The impact of obesity and bariatric surgery on circulating and tissue biomarkers of endometrial cancer risk
Renehan, Andrew G
Kitchener, Henry C
Crosbie, Emma J
AffiliationDepartment of Obstetrics and Gynaecology, St Mary's Hospital, Manchester University NHS Foundation Trust, Manchester Academic Health Science Centre, Manchester, UK
MetadataShow full item record
AbstractObesity is the strongest risk factor for endometrial cancer (EC). To inform targeted screening and prevention strategies, we assessed the impact of obesity and subsequent bariatric surgery-induced weight loss on endometrial morphology and molecular pathways implicated in endometrial carcinogenesis. Blood and endometrial tissue were obtained from women with class III-IV obesity (body mass index ?40 and ?50 kg/m2 , respectively) immediately prior to gastric bypass or sleeve gastrectomy, and at two and 12 months' follow up. The endometrium underwent pathological examination and immunohistochemistry was used to quantify proliferation (Ki-67), oncogenic signaling (PTEN, pAKT, pERK) and hormone receptor (ER, PR) expression status. Circulating biomarkers of insulin resistance, reproductive function and inflammation were also measured at each time point. Seventy-two women underwent bariatric surgery. At 12 months, the mean change in total and excess body weight was -32.7 and -62.8%, respectively. Baseline endometrial biopsies revealed neoplastic change in 10 women (14%): four had EC, six had atypical hyperplasia (AH). After bariatric surgery, most cases of AH resolved (5/6) without intervention (3/6) or with intrauterine progestin (2/6). Biomarkers of endometrial proliferation (Ki-67), oncogenic signaling (pAKT) and hormone receptor status (ER, PR) were significantly reduced, with restoration of glandular PTEN expression, at 2 and 12 months. There were reductions in circulating biomarkers of insulin resistance (HbA1c, HOMA-IR) and inflammation (hsCRP, IL-6), and increases in reproductive biomarkers (LH, FSH, SHBG). We found an unexpectedly high prevalence of occult neoplastic changes in the endometrium of women undergoing bariatric surgery. Their spontaneous reversal and accompanying down-regulation of PI3K-AKT-mTOR signaling with weight loss may have implications for screening, prevention and treatment of this disease.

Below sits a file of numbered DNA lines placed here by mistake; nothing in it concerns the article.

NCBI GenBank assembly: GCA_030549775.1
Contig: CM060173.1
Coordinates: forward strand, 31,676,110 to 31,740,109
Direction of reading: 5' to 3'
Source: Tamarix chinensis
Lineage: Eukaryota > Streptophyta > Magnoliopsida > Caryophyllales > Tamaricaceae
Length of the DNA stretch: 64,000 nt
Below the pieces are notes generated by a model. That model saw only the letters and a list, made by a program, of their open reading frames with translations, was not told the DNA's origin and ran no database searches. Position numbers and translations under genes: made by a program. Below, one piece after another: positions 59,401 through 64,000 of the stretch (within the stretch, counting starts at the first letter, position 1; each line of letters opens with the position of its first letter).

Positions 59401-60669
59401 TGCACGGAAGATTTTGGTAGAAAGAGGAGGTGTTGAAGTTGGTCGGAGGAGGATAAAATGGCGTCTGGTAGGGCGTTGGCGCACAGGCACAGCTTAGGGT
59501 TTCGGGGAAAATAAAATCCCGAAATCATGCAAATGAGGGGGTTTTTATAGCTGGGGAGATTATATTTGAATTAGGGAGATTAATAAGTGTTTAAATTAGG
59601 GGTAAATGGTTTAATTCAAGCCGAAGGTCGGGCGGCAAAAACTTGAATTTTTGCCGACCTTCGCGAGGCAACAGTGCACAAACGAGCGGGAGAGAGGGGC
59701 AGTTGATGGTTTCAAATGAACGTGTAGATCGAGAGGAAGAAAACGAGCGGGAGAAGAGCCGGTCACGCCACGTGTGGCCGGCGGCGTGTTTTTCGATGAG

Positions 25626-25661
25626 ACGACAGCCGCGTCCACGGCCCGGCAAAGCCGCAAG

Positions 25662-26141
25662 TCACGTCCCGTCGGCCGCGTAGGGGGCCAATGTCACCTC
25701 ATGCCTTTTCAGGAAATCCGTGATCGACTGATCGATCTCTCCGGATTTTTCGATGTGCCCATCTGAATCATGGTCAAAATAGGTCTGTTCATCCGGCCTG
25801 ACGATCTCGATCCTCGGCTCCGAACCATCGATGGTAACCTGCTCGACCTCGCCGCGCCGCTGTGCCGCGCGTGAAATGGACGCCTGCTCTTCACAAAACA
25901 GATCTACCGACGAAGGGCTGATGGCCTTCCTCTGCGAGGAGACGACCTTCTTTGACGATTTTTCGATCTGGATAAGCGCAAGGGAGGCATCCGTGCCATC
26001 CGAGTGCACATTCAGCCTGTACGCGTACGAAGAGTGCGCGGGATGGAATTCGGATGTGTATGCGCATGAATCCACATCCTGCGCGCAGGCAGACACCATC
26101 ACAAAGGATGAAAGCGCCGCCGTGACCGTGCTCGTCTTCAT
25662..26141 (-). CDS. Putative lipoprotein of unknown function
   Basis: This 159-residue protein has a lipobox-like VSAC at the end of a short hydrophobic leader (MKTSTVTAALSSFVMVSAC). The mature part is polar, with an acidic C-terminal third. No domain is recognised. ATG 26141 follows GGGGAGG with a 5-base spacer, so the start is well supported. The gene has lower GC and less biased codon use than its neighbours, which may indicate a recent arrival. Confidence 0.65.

CitationMacKintosh ML, Derbyshire AE, McVey RJ, Bolton J, Nickkho-Amiry M, Higgins CL, et al. The impact of obesity and bariatric surgery on circulating and tissue biomarkers of endometrial cancer risk. International Journal of Cancer. 2018 Nov 20.
JournalInt J Cancer
- Women at extreme risk for obesity-related carcinogenesis: Baseline endometrial pathology and impact of bariatric surgery on weight, metabolic profiles and quality of life.
- Authors: Modesitt SC, Hallowell PT, Slack-Davis JK, Michalek RD, Atkins KA, Kelley SL, Arapovic S, Shupnik MA, Hoehn K
- Issue date: 2015 Aug
- Changes in inflammatory endometrial cancer risk biomarkers in individuals undergoing surgical weight loss.
- Authors: Linkov F, Goughnour SL, Ma T, Xu Z, Edwards RP, Lokshin AE, Ramanathan RC, Hamad GG, McCloskey C, Bovbjerg DH
- Issue date: 2017 Oct
- Bariatric surgery-induced weight loss changes immune markers in the endometrium of morbidly obese women.
- Authors: Linkov F, Elishaev E, Gloyeske N, Edwards R, Althouse AD, Geller MA, Svendsen C, Argenta PA
- Issue date: 2014 Sep-Oct
- Hormone receptor expression patterns in the endometrium of asymptomatic morbidly obese women before and after bariatric surgery.
- Authors: Argenta P, Svendsen C, Elishaev E, Gloyeske N, Geller MA, Edwards RP, Linkov F
- Issue date: 2014 Apr
- Obesity surgery and risk of cancer.
- Authors: Mackenzie H, Markar SR, Askari A, Faiz O, Hull M, Purkayastha S, Møller H, Lagergren J
- Issue date: 2018 Nov